Media & Techniques

5 Remarkable Gel Plate Printing Techniques for You To Master This Summer

printing ink

Note: Be sure to review all resources and preview all artists before determining if they are appropriate to share with your students.

Gel plate printing needs to be on your summer bucket list. With 41% of art teachers expressing a desire to learn more about printmaking in 2024, now is the prime time to dive into this dynamic form of monoprinting and get creative. Whether you’re looking to explore new techniques, add variety to your work, or simply have fun experimenting with different processes, gel plate printing provides an engaging experience that’s perfect for refreshing your artmaking. 

Review printmaking basics before you dive into gel plate printing with the three resources below:

  1. Ask the Experts, Episode Four: Printmaking
  2. 10 Everyday Items to Help Manage the Mess of Printmaking
  3. How to Make a Gelatin Printing Plate Resource from FLEX Curriculum

Introduce exploration and play into your artmaking with one of the five gel plate printmaking techniques below. 

1. Unconventional Object Prints

Printing with unconventional objects on gel plates can offer a creative avenue for artists to explore and experiment with texture and pattern. Gather an assortment of everyday items such as flowers, paintbrushes, string, keys, coins, bubble wrap, and corrugated cardboard to arrange on an inked gel plate. This may dent your plate, so this is a great opportunity to use old gel plates before discarding them. Press the objects down to create impressions and transfer the design onto paper or fabric. Dig deeper into this technique in the Monoprinting at Every Level Pack from PRO Learning and showcase the beauty of everyday materials.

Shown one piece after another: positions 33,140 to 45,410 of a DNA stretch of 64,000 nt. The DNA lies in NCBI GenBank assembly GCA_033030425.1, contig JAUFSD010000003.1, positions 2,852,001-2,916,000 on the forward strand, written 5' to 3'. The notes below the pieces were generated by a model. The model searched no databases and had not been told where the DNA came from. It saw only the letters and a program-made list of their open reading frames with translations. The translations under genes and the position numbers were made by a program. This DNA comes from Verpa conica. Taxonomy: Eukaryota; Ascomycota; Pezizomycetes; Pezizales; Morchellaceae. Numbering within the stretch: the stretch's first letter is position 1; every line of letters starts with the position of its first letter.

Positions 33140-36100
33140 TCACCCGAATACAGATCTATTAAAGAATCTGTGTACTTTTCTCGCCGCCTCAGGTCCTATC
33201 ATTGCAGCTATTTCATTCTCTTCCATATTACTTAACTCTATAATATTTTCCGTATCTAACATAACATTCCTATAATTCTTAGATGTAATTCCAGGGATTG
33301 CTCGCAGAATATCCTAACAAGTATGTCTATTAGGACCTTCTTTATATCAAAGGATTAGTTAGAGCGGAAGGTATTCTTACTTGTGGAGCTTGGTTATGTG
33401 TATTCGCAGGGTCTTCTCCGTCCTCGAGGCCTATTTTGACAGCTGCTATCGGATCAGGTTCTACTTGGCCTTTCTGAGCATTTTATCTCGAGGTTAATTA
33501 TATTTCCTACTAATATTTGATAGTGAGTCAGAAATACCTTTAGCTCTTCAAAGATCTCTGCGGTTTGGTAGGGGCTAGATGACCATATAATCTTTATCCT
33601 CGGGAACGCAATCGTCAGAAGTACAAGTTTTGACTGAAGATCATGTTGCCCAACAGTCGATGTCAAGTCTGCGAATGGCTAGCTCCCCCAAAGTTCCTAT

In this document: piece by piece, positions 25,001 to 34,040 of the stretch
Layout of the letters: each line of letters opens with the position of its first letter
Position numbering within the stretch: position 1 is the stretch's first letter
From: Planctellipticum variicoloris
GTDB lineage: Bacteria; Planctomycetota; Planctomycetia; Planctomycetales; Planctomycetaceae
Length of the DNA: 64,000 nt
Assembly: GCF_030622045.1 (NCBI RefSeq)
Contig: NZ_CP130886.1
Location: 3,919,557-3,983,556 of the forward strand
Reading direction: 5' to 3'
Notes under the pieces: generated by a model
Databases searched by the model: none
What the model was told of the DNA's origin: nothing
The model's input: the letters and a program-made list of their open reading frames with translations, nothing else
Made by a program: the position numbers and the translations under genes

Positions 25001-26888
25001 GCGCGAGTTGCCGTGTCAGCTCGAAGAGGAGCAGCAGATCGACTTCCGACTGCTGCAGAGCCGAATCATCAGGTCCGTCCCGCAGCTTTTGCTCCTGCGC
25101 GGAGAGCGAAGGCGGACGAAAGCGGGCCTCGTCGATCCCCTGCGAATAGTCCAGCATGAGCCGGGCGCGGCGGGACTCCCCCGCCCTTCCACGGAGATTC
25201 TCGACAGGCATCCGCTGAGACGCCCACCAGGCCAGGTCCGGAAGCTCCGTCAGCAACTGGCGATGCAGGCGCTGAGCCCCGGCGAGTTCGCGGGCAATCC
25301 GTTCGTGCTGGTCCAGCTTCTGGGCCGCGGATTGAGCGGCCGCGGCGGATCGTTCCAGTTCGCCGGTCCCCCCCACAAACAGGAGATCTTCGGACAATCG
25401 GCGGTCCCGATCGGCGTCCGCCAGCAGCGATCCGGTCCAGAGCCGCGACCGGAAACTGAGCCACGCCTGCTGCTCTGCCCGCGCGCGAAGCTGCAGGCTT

Base your unconventional object prints on Kim Herringe’s botanical gel plate monotypes.

A passionate printmaker, artist, and educator based in Maleny on Australia’s Sunshine Coast, Kim Herringe finds inspiration in the natural beauty of her surroundings. Combining the meditative craft of printmaking with the tranquility of nature, her work encourages stillness and presence in daily life. As a multi-disciplinary artist, Kim explores various printmaking techniques, including relief, intaglio, monotype, gel plate, and botanical contact printing. She aims to bring the calming qualities of the natural world into busy modern life. Kim is happy to share her best tips for bringing this print form into the classroom.

karen herringe
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2. Paper Masks

Using homemade stencils to mask an area is an excellent way to introduce unique positive and negative shapes into your prints. Start by creating cutouts from sturdy paper, cardstock, or light plastic. Use abstract shapes or simple silhouettes or go all in with an intricate design! Once your cutouts are ready, ink your gel plate with your chosen colors. Lay the homemade masks on the inked plate, pressing them down lightly to ensure good contact. If you plan on printing multiple layers and don’t want the stencils to move, fasten them to the plate with tape loops on the back for added security. Then, place your paper over the plate and apply even pressure to transfer the ink around the mask.

Explore gel plate masking like designer Drew Steinbrecher’s vibrant board book collages.

Drew Steinbrecher is a full-time Cincinnati artist specializing in collage, printmaking, and fiber arts. His crisp, colorful art reflects his degree in graphic design and 25 years of experience in the field. Drew loves to create gel plate collages in children’s board books, and masking is one of his favorite gel plate techniques. When not pulling prints, Drew enjoys landscape photography, traveling, knitting, and watching soccer. 

drew steinbrecher
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3. Image Transfers

Transferring printed or magazine images opens up exciting possibilities for incorporating detailed imagery into your prints. Print or copy an image on an inkjet machine or grab a magazine cutout with clear, high-contrast elements. Apply a thin, even layer of transfer medium or acrylic paint onto the gel plate. Quickly place the image face down on the plate and gently press to ensure good contact. Allow it to sit until the medium or paint is completely dry. Carefully lift the image paper to reveal the image transferred to the plate. Layer additional colors or textures before inking the plate and printing as usual. 

Reference Nitsa Malik’s altered photos and extensive library of tutorials for successful image transfer prints.